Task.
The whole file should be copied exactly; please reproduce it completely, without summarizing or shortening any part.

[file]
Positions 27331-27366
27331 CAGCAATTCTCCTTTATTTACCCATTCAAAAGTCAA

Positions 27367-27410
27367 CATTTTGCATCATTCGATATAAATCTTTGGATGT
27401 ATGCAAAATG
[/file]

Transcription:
Positions 27331-27366
27331 CAGCAATTCTCCTTTATTTACCCATTCAAAAGTCAA

Positions 27367-27410
27367 CATTTTGCATCATTCGATATAAATCTTTGGATGT
27401 ATGCAAAATG